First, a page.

The Success of the HPV Vaccine: The Times’s Pam Belluck on how the HPV vaccine has helped drastically reduce the number of human papillomavirus cases among teenage girls.



Published: June 19, 2013

The New York Times


The prevalence of dangerous strains of the human papillomavirus — the most common sexually transmitted infection in the United States and a principal cause of cervical cancer — has dropped by half among teenage girls in the last decade, a striking measure of success for a vaccine that was introduced only in 2006, federal health officials said on Wednesday.


Photo Credit: Joe Raedle/Getty Images – Dr. Judith L. Schaechter gives an HPV vaccination to a 13-year-old girl in her office at the University of Miami Leonard M. Miller School of Medicine.



Infection with the viral strains that cause cancer dropped to 3.6 percent among girls ages 14 to 19 in 2010, from 7.2 percent in 2006, a new study has found. The vaccine protects against strains of the HPV virus that cause 70 percent of cervical cancers.

“These are striking results,” said Thomas R. Frieden, director of the Centers for Disease Control and Prevention. “They should be a wake-up call that we need to increase vaccination rates. The bottom line is this: It is possible to protect the next generation from cancer, and we need to do it.”

The study, published in the June issue of The Journal of Infectious Diseases, covered the years 2003 to 2010. Its findings were based on a national survey that is conducted every two years and considered the gold standard on health indicators. Government health workers did face-to-face interviews and collected vaginal swabs from more than 8,000 girls and women ages 14 to 59 that were sent to the C.D.C. for evaluation.

The decline surprised public health experts because vaccination rates in the United States are still relatively low. Only about a third of teenage girls have been vaccinated with the full course of three doses, far lower than in other rich countries like Denmark and Britain, where vaccination rates are above 80 percent. Even Rwanda, a developing country in central Africa, has reached 80 percent.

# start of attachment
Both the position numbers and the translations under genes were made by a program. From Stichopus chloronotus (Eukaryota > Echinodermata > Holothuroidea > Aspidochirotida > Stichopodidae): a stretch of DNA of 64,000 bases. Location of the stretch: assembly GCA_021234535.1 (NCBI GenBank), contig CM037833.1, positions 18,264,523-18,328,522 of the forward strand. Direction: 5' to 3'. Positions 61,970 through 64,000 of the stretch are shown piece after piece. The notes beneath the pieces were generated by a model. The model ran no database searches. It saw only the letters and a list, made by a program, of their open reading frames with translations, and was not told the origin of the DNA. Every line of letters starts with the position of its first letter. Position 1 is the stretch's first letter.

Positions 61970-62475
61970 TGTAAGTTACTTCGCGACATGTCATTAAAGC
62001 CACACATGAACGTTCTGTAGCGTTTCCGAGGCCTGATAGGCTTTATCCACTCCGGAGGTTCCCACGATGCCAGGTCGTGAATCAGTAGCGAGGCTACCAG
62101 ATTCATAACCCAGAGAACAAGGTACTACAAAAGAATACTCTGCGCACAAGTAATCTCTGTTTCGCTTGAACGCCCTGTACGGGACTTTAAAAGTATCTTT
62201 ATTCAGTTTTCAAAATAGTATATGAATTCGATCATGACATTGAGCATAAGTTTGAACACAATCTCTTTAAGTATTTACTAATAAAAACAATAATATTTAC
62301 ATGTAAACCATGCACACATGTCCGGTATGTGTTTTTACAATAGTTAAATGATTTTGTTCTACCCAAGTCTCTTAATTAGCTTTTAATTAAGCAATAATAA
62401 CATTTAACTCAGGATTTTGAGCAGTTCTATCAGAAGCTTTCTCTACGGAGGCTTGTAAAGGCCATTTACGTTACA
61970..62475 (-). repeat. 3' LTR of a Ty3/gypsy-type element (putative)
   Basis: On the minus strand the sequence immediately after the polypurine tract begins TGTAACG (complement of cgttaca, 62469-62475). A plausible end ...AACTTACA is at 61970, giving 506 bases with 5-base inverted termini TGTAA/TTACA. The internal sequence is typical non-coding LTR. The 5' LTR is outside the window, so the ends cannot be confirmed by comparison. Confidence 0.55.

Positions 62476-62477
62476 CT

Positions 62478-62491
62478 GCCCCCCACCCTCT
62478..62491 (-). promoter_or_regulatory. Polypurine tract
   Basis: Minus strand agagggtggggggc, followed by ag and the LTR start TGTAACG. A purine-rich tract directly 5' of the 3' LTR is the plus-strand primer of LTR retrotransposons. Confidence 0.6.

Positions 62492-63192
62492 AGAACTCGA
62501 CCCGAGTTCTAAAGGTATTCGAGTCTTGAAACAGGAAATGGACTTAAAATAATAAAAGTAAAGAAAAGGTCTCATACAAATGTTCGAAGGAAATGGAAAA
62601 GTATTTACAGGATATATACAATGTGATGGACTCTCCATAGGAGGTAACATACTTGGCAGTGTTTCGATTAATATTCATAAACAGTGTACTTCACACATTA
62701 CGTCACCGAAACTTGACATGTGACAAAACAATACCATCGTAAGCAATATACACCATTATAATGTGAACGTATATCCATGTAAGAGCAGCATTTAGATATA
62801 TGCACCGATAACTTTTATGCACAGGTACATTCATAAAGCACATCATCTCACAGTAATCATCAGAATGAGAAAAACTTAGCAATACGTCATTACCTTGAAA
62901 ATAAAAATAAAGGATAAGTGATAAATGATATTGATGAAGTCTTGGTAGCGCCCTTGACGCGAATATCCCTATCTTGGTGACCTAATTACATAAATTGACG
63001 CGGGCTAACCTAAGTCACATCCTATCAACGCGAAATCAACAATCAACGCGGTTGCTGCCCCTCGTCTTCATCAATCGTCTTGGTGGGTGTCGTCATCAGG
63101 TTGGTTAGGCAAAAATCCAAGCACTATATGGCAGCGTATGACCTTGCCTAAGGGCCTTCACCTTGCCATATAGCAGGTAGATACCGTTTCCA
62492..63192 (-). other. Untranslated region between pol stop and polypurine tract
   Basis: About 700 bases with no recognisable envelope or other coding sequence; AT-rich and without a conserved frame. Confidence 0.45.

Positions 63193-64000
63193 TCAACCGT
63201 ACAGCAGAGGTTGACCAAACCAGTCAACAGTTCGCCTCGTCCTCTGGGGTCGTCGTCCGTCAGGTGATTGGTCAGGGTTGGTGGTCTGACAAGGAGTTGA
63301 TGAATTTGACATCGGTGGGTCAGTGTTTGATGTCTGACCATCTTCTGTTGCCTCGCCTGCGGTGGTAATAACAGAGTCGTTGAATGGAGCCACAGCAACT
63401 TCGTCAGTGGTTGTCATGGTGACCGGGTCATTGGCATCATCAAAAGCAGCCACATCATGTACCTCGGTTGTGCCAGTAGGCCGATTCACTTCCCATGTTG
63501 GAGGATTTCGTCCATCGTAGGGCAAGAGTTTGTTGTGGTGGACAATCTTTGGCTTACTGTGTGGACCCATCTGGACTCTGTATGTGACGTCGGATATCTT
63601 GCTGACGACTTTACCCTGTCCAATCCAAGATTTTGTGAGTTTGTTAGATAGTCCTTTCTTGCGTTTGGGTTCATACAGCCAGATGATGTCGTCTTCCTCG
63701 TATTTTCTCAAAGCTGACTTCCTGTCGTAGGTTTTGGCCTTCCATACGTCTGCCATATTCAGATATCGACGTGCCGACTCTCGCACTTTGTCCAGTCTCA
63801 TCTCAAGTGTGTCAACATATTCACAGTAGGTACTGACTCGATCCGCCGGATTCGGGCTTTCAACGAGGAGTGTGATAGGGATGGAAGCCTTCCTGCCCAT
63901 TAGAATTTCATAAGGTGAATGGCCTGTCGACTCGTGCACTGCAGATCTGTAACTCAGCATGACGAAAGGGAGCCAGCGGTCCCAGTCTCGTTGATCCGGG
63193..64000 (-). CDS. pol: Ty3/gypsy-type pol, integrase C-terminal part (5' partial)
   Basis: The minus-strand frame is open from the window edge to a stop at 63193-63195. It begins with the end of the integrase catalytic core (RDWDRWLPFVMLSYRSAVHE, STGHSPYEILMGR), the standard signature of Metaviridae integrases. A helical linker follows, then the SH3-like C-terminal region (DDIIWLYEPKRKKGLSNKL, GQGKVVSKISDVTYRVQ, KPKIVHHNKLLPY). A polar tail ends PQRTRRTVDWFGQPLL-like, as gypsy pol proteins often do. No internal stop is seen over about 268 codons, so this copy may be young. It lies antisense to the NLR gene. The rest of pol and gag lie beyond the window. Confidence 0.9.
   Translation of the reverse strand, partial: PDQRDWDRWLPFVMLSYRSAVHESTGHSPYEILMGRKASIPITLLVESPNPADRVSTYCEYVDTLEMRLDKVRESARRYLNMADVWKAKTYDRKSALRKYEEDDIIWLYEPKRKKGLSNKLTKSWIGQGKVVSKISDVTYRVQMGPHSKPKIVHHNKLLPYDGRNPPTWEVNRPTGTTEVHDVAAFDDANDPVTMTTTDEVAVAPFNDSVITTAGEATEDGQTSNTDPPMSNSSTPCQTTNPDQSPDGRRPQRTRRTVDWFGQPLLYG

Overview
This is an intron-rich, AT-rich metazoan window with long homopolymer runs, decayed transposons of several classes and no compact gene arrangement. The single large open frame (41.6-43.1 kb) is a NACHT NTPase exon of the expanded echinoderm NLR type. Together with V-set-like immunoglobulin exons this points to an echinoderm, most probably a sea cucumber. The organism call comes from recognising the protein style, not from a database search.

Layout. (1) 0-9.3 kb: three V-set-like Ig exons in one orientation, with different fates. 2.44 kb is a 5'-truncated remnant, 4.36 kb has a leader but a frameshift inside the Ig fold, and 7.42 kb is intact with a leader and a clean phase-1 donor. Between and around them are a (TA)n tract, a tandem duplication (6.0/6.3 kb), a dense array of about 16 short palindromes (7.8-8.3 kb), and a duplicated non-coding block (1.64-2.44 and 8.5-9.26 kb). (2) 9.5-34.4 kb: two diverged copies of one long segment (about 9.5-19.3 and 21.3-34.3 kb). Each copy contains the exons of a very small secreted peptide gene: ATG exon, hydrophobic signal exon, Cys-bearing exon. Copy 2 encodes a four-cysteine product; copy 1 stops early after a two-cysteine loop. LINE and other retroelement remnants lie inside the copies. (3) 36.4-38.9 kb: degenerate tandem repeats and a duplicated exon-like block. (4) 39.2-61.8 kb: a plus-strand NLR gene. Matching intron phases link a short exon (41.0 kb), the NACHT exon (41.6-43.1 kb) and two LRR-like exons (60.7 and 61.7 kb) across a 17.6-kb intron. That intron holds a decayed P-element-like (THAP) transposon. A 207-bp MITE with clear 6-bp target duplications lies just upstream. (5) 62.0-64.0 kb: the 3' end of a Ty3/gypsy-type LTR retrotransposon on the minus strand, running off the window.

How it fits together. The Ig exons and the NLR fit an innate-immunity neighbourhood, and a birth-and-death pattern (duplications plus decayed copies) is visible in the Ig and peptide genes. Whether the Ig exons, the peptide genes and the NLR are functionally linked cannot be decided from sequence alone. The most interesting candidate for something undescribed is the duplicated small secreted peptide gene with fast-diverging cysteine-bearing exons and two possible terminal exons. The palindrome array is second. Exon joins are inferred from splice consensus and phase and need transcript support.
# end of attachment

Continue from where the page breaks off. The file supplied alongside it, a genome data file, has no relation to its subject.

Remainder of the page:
Dr. Frieden said the low vaccination rate in the United States means that 50,000 girls alive today will eventually develop fatal cervical cancer, deaths that could have been prevented if the country’s rate had been at 80 percent. For every year the rate lags, another 4,400 girls will develop cervical cancer in their lifetimes, he said.

Health officials offered several possible explanations for why the drop was so sharp despite the fact that most teenage girls in the United States are still not fully vaccinated.

One possible reason is a phenomenon known as herd immunity, in which vaccinated people reduce the overall prevalence of the virus in society, reducing the chances that unvaccinated people would have sex with someone who is infected. Another is the unexpected effectiveness of a partial dosage of the vaccine, Dr. Markowitz said. About half of teenage girls in the United States have gotten at least one dose of the vaccine.

The sharp decline in the infection rate comes at a time of deepening worry among doctors and public health officials about the limited use of the vaccine in the United States and some signs that resistance to it may be growing. A study published in Pediatrics in March found that 44 percent of parents in 2010 said they did not intend to vaccinate, up from 40 percent in 2008.

Many parents fear the vaccine will have bad side effects, a concern that health officials say is unfounded. Others worry that girls will see the vaccines as condoning sex.

Dr. Frieden said that doctors had been one of the main obstacles to increasing vaccination rates. They are “not consistently giving strong recommendations for the vaccines, particularly for younger teens,” he said. Another factor is skeptical parents, who commonly say that the vaccine is not needed because their teenagers are not having sex. But Dr. Frieden said vaccination should happen long before a person is exposed.

“The time has come to ramp up our efforts to protect the next generation against cancer,” he said. “This is an anti-cancer vaccine.”

About 79 million Americans, most in their late teens and early 20s, are infected with HPV. Each year, about 14 million people become infected. The virus causes about 19,000 cancers in women every year, and 8,000 in men, according to the C.D.C. Cervical cancer is the most common among women; among men, throat cancer is most common.